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What name, what skill, what faith hast thou in

things! What sight in searching the most antique springs! What weight, and what authority in thy speech! Men scarce can make that doubt, but thou canst

teach. Pardon free truth, and let thy modesty, Which conquers all, be once o'ercome by thee. Many of thine this better could, than I; But for their powers, accept my piety.

XV. ON COURT-WORM. All men are worms: but this no man. In silk 'Twas brought to court first wrapt, and white as

milk; Where afterwards it grew a butterfly, Which was a caterpillar: so 'twill die.


TO BRAIN-HARDY. Hardy, thy brain is valiant, 'tis confest; Thou more, that with it every day dar'st jest Thyself into fresh brawls; when, called upon, Scarce thy week's swearing brings thee off, of one. So, in short time, thou’rt in arrearage grown Some hundred quarrels, yet dost thou fight none; Nor need'st thou ; for those few, by oath released, Make good what thou dar'st do in all the rest. Keep thyself there, and think thy valor right, He that dares damn himself, dares more than



May others fear, fly, and traduce thy name,

As guilty men do magistrates; glad I, That wish my poems a legitimate fame,

Charge them, for crown, to thy sole censure hie. And but a sprig of bays, given by thee, Shalloutlive garlands stolen from the chaste tree.1




To thee my way in Epigrams seems new,
When both it is the old way, and the true.
Thou sayest that cannot be, for thou hast seen
Davis, and Weever,14 and the best have been,
And mine come nothing like. I hope so. Yet,
As theirs did with thee, mine might credit get,
If thou’dst but use thy faith, as thou didst then,
When thou wert wont t'admire, not censure men.
Prythee, believe still and not judge so fast,
Thy faith is all the knowledge that thou liast.



That Cod can get no widow, yet a knight,
I sent the cause: he wooes with an ill sprite.

18 That is, the laurel ; Daphne, rather than consent to the desires of A pollo, being changed into that tree. – W.

14 Contemporaries of Jonson ; the former a writing-master at Oxford, who published a collection of epigrams called A Scourge of Folly, and the latter a compiler of old inscriptions and epitaphs which he published under the title of Funeral Jonuments. – B.

15 A play on the double meaning of the last word, an evil

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Th' expense in odors is a most vain sin,
Except thou couldst, Sir Cod, wear them within.



Lord, how is Gamester changed ! his hair close

cut! His neck fenced round with ruff! his


half shut! His clothes two fashions off, and poor! his sword Forbid his side! and nothing but the Word Quick in his lips ! 18 who hath this wonder

wrought? The late ta'en bastinado. So I thought : What several ways men to their calling have ! The body's stripes, I see, the soul may save.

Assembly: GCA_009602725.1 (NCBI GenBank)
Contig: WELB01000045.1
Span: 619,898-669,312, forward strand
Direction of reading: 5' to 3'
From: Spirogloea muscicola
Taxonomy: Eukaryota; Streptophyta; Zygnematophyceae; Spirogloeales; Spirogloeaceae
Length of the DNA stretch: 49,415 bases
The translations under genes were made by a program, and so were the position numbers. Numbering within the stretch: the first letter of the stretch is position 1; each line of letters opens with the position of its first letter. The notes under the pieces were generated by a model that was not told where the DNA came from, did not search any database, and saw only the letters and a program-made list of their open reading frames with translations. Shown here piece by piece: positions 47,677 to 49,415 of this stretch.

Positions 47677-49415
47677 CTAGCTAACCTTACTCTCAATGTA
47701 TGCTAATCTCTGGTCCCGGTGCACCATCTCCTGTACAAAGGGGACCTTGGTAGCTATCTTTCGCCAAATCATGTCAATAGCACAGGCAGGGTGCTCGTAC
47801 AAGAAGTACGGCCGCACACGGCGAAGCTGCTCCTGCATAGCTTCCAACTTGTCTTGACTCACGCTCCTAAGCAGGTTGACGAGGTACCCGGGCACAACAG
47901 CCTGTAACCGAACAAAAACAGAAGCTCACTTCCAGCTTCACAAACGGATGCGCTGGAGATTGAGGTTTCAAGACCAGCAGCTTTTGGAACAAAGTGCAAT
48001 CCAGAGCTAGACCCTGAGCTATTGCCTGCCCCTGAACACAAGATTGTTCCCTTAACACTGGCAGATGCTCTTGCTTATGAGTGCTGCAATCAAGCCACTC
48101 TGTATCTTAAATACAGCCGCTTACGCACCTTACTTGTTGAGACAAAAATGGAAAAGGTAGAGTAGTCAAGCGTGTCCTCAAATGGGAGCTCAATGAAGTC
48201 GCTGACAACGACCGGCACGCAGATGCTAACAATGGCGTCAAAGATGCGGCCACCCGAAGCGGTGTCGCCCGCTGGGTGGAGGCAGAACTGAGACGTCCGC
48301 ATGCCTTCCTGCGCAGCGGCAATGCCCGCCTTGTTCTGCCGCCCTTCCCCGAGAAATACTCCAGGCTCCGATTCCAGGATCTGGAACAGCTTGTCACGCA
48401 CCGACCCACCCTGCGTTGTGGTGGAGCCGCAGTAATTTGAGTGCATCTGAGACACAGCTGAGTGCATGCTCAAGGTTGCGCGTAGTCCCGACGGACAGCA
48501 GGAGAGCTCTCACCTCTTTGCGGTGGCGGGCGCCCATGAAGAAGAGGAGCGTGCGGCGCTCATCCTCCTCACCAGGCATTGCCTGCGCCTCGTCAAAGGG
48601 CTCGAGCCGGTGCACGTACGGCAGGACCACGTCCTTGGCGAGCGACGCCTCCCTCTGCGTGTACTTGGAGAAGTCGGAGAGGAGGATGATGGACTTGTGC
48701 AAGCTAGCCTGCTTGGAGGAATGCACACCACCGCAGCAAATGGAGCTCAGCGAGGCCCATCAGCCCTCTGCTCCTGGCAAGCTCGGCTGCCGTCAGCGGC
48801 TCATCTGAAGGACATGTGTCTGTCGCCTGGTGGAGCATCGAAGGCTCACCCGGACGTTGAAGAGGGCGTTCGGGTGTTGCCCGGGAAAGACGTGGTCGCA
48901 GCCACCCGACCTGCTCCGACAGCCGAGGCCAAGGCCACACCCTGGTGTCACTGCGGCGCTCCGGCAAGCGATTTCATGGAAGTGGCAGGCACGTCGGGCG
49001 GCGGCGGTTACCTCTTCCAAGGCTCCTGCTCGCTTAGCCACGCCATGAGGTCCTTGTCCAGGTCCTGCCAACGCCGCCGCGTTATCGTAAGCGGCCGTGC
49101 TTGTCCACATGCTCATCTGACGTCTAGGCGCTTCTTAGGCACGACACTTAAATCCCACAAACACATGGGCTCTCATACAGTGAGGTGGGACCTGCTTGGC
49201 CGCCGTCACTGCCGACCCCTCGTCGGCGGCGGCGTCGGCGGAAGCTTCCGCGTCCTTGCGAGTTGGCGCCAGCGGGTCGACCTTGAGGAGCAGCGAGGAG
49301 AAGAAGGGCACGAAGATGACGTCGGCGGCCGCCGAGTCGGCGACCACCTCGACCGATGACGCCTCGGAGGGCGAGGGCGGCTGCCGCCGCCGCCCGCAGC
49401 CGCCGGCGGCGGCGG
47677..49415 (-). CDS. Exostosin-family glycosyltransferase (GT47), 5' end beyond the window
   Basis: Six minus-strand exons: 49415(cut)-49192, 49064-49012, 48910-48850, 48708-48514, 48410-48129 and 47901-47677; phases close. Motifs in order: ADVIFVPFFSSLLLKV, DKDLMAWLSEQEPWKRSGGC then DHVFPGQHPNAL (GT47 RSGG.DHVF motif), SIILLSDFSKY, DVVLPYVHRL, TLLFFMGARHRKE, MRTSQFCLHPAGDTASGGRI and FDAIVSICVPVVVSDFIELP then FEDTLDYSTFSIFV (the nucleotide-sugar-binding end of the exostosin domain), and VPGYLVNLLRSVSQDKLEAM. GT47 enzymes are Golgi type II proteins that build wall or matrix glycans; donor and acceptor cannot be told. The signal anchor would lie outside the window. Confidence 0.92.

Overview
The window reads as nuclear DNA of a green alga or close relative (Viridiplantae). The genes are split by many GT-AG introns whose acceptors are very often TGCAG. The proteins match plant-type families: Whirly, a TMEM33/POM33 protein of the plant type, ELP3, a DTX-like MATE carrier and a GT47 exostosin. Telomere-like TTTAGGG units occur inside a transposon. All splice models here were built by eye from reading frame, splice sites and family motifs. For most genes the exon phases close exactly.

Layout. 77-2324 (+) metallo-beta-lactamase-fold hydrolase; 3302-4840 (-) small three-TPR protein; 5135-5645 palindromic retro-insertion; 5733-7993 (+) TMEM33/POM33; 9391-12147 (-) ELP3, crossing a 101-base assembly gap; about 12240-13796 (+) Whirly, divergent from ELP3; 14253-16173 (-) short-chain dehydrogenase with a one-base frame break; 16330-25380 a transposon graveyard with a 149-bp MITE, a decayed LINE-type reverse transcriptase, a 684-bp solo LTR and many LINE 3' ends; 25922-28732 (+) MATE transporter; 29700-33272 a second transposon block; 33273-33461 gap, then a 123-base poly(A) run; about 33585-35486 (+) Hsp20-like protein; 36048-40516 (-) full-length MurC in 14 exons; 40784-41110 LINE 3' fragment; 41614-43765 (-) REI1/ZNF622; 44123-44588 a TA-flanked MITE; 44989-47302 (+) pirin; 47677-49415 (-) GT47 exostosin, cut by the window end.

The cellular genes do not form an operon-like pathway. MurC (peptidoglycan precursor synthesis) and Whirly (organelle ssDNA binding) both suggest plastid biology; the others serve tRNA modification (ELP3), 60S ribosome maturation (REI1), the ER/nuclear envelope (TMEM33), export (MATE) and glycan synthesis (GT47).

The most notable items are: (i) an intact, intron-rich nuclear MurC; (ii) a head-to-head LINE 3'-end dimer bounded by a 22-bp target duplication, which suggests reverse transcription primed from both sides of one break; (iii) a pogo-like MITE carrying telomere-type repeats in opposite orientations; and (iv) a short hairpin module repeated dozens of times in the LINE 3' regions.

Here lies, to each her parents' ruth,
Mary, the daughter of their youth;
Yet, all heaven's gifts, being heaven's due,
It makes the father less to rue.
At six months' end she parted hence,

genius or spirit, and a stinking breath. . ... The name of the person to whom this epigram is addressed is borrowed from the cod, or little purse, in which civet and other perfumes were kept in the poet's day. - G.

16 The whole description strictly answers to that of the Puritans of a later date. Similar descriptions will be found in the poems of Cleveland and Butler.

With safety of her innocence;
Whose soul heaven's Queen, (whose name she

In comfort of her mother's tears,
Hath placed amongst her virgin-train;
Where, while that severed doth remain,
This grave partakes the fleshly birth;
Which cover lightly, gentle earth!

TO JOHN DONNE 17 Donne, the delight of Phæbus and each muse, Who to thy on all other brains refuse; Whose every work, of thy most early wit, Came forth example and remains so yet; Longer a knowing than most wits do live, And which no affection praise enough can give! To it thy language, letters, arts, best life, Which might with half mankind maintain a All which I meant to praise, and yet I would; But leave, because I cannot as I should.



17 Of all his poetical contemporaries, Jonson appears to have held Donne's genius in the highest estimation, although he thought his Anniversary profane, and said that he deserved hanging for not “keeping of accent," and that he would perish from not being understood. "He esteeneth John Donne," records Drummond, “the first poet in the world in some things ; his verses of the Lost Chain he hath by heart; and that passage of The Calm, “That dust and feathers do not stir, all was so quiet.' He affirmeth Donne to have written all his best pieces ere he was twenty-five years old.” There is no such passage in The Calm. The words are:

“In one place lay Feathers and dust, to-day and yesterday." — B.

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There's reason good that you good laws should

make; Men's manners ne'er were viler for



XXV. ON SIR VOLUPTUOUS BEAST. While Beast instructs his fair and innocent wife In the past pleasures of his sensual life, Telling the motions of each petticoat, And how his Ganymede moved, and how his goat, And now, her (hourly) her own cucquean makes, In varied shapes, which for his lust she takes : What doth he else, but say, Leave to be chaste, Just wife, and, to change me, make woman's



ON THE SAME BEAST. his chaste wife, though Beast now know

no more, He adulters still: his thoughts lie with a whore.



ON SIR JOHN ROE.18 In place of 'scutcheons that should deck thy

hearse, Take better ornaments, my tears and verse.

18 Gifford conjectures that this gentleman was one of the four sons of Sir Thomas Roe, a London merchant of great

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